Heart magnetic resonance imaging (MRI) is a imaging method that uses powerful magnets and radio waves to create pictures of the heart. It does not use radiation (x-rays).
Single MRI images are called slices. The images can be stored on a computer or printed on film. One exam produces dozens or sometimes hundreds of images.
The test may be done as part of a chest MRI.
You may be asked to wear a hospital gown or clothing without metal fasteners (such as sweatpants and a t-shirt). Certain types of metal can cause blurry images.
You will lie on a narrow table, which slides into into a large tunnel-like tube.
Some exams require a special dye (contrast). The dye is usually given before the test through a vein (IV) in your hand or forearm. The dye helps the radiologist see certain areas more clearly.
During the MRI, the person who operates the machine will watch you from another room. The test most often lasts 30-60 minutes, but may take longer.
You may be asked not to eat or drink anything for 4 - 6 hours before the scan.
Tell your doctor if you are afraid of close spaces (have claustrophobia). You may be given a medicine to help you feel sleepy and less anxious, or your doctor may suggest an "open" MRI, in which the machine is not as close to the body.
Before the test, tell your health care provider if you have:
Because the MRI contains strong magnets, metal objects are not allowed into the room with the MRI scanner:
A heart MRI exam causes no pain. Some people may become anxious when inside the scanner. If you have difficulty lying still or are very anxious, you may be given a mild sedative. Excessive movement can blur MRI images and cause errors.
The table may be hard or cold, but you can request a blanket or pillow. The machine produces loud thumping and humming noises when turned on. Ear plugs are usually given to help reduce the noise.
An intercom in the scanner allows you to speak to the person operating the exam at any time. Some MRI scanners have televisions and special headphones that you can use to help the time pass.
There is no recovery time, unless sedation was necessary. (You will need someone to drive you home if sedation was given.) After an MRI scan, you can resume your normal diet, activity, and medications, unless otherwise instructed by your doctor.
MRI provides detailed pictures of the heart and blood vessels from many views. Often, it is used when more information is needed after you have had an echocardiogram or heart CT scan.
Heart MRI may be used to evaluate or diagnose:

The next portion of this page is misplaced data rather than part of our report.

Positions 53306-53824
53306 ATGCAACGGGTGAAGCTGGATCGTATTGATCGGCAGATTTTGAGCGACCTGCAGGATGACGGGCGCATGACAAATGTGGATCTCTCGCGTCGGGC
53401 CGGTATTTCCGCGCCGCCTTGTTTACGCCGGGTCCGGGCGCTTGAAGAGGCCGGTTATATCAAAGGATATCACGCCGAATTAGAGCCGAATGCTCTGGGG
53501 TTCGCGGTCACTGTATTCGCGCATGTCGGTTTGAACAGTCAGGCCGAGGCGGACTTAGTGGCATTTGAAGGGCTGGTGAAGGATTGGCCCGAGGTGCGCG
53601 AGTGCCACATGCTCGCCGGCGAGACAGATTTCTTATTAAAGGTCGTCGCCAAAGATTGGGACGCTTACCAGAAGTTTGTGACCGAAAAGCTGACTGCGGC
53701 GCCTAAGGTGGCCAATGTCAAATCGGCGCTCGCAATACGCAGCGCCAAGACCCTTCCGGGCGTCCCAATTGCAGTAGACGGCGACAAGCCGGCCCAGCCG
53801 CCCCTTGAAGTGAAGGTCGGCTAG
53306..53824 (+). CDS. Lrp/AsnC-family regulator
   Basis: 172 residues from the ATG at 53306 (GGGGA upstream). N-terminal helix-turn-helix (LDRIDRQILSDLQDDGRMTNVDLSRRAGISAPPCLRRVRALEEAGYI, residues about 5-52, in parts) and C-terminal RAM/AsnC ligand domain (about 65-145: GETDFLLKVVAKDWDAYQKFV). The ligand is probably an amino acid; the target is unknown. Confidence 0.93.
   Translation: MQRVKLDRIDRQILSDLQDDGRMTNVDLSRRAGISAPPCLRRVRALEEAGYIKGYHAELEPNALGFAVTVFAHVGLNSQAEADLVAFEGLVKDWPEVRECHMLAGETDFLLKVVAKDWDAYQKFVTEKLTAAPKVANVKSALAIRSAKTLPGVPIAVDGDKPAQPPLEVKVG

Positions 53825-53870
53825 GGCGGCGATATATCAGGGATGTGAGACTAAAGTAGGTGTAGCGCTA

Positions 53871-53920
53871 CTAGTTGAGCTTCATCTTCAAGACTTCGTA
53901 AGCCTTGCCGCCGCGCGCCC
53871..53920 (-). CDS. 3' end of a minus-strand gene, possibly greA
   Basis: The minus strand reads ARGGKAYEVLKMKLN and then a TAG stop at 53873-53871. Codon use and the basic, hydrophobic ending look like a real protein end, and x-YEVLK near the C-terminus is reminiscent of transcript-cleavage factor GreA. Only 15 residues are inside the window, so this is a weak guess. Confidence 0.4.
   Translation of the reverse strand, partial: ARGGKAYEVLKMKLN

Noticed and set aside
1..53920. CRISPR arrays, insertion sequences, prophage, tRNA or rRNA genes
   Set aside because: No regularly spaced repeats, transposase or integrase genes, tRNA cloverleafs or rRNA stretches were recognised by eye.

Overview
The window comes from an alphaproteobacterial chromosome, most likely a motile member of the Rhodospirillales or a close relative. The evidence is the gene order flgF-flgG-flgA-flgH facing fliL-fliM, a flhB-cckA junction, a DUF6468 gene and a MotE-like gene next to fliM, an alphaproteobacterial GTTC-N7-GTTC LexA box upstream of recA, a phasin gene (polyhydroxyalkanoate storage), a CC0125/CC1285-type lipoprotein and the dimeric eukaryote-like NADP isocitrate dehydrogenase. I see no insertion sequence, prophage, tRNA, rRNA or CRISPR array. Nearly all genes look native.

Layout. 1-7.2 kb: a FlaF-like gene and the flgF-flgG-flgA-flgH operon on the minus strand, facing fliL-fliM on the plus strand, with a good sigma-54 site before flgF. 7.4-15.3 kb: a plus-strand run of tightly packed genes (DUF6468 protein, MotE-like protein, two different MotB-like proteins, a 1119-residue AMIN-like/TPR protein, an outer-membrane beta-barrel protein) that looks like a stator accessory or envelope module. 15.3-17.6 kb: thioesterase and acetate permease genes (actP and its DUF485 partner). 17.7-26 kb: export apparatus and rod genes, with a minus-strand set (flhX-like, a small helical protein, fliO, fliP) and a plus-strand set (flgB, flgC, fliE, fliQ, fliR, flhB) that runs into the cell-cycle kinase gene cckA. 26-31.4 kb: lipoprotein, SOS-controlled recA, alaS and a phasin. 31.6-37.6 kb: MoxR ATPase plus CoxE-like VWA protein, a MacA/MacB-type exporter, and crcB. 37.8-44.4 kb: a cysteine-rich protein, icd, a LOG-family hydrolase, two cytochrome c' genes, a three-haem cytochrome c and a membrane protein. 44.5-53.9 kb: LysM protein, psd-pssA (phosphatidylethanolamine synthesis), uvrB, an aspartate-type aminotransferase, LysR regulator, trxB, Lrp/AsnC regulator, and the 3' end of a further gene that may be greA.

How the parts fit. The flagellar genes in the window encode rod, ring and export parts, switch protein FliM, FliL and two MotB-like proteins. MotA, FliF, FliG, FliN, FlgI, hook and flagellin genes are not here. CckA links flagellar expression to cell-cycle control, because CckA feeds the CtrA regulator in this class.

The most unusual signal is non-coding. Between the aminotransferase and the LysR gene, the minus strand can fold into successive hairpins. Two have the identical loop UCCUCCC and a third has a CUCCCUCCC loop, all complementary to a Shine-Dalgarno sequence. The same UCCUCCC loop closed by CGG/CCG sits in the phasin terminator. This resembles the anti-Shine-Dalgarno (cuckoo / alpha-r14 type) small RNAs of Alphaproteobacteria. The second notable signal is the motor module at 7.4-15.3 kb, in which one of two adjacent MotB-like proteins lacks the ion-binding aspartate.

Abnormal results may be due many things, including:
There is no radiation involved in MRI. The magnetic fields and radio waves used during the same have not been shown to cause any significant side effects.
Allergic reactions to the dye used during the exam are rare. The most common type of contrast (dye) used is gadolinium. It is very safe. The person operating the machine will monitor your heart rate and breathing as needed. Rare complications can occur in patients with severe kidney problems.
People have been harmed in MRI machines when they did not remove metal objects from their clothes or when metal objects were left in the room by others.
MRI is usually not recommended for traumatic injuries, because traction and life-support equipment cannot safely enter the scanner area, and scans can take a long time.
MRI is more accurate than CT scan or other tests for certain conditions, but less accurate for others. MRIs can be costly, take a long time to perform, and are sensitive to movement. Persons with claustrophobia or who are anxious may have difficulty lying still for the scans.
Magnetic resonance imaging - cardiac; Magnetic resonance imaging - heart; Nuclear magnetic resonance - cardiac; NMR - cardiac; MRI of the heart
Kwong RY. Cardiovascular magnetic resonance imaging. In: Bonow RO, Mann DL, Zipes DP, Libby P, eds. Braunwald's Heart Disease: A Textbook of Cardiovascular Medicine. 9th ed. Philadelphia, Pa: Saunders Elsevier; 2011:chap 18.
Kramer CM, Beller GA. Noninvasive cardiac imaging. In:Goldman L, Schafer AI, eds. Cecil Medicine. 24th ed. Philadelphia, PA: Saunders Elsevier; 2011:chap 56.
Updated by: David C. Dugdale, III, MD, Professor of Medicine, Division of General Medicine, Department of Medicine, University of Washington School of Medicine. Michael A. Chen, MD, PhD, Assistant Professor of Medicine, Division of Cardiology, Harborview Medical Center, University of Washington Medical School, Seattle, Washington. Also reviewed by David Zieve, MD, MHA, Medical Director, A.D.A.M. Health Solutions, Ebix, Inc.
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